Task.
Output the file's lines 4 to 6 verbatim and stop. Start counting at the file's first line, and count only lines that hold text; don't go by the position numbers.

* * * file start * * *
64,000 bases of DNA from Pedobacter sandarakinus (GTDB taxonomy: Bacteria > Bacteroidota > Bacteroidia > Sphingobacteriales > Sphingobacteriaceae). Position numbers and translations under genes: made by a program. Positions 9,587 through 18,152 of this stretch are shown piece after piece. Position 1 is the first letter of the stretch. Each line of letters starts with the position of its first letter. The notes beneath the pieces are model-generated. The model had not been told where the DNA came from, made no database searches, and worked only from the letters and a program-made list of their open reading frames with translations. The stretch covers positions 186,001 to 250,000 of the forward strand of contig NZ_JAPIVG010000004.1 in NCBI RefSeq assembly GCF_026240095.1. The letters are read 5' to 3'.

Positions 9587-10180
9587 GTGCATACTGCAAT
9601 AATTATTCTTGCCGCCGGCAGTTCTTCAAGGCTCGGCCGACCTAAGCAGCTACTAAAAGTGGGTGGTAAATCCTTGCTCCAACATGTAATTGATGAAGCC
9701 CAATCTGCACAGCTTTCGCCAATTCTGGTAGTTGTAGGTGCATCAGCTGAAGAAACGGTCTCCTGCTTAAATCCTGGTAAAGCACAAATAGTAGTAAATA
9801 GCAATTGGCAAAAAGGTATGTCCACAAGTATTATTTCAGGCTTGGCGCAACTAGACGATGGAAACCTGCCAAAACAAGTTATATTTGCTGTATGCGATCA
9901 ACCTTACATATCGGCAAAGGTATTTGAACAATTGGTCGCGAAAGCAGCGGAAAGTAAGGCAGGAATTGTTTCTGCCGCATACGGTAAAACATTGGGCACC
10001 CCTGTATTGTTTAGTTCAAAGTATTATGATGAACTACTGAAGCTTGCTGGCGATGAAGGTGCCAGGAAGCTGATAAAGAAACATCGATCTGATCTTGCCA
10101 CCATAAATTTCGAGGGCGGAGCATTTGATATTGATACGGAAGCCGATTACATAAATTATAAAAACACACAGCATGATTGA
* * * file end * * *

9601 AATTATTCTTGCCGCCGGCAGTTCTTCAAGGCTCGGCCGACCTAAGCAGCTACTAAAAGTGGGTGGTAAATCCTTGCTCCAACATGTAATTGATGAAGCC
9701 CAATCTGCACAGCTTTCGCCAATTCTGGTAGTTGTAGGTGCATCAGCTGAAGAAACGGTCTCCTGCTTAAATCCTGGTAAAGCACAAATAGTAGTAAATA
9801 GCAATTGGCAAAAAGGTATGTCCACAAGTATTATTTCAGGCTTGGCGCAACTAGACGATGGAAACCTGCCAAAACAAGTTATATTTGCTGTATGCGATCA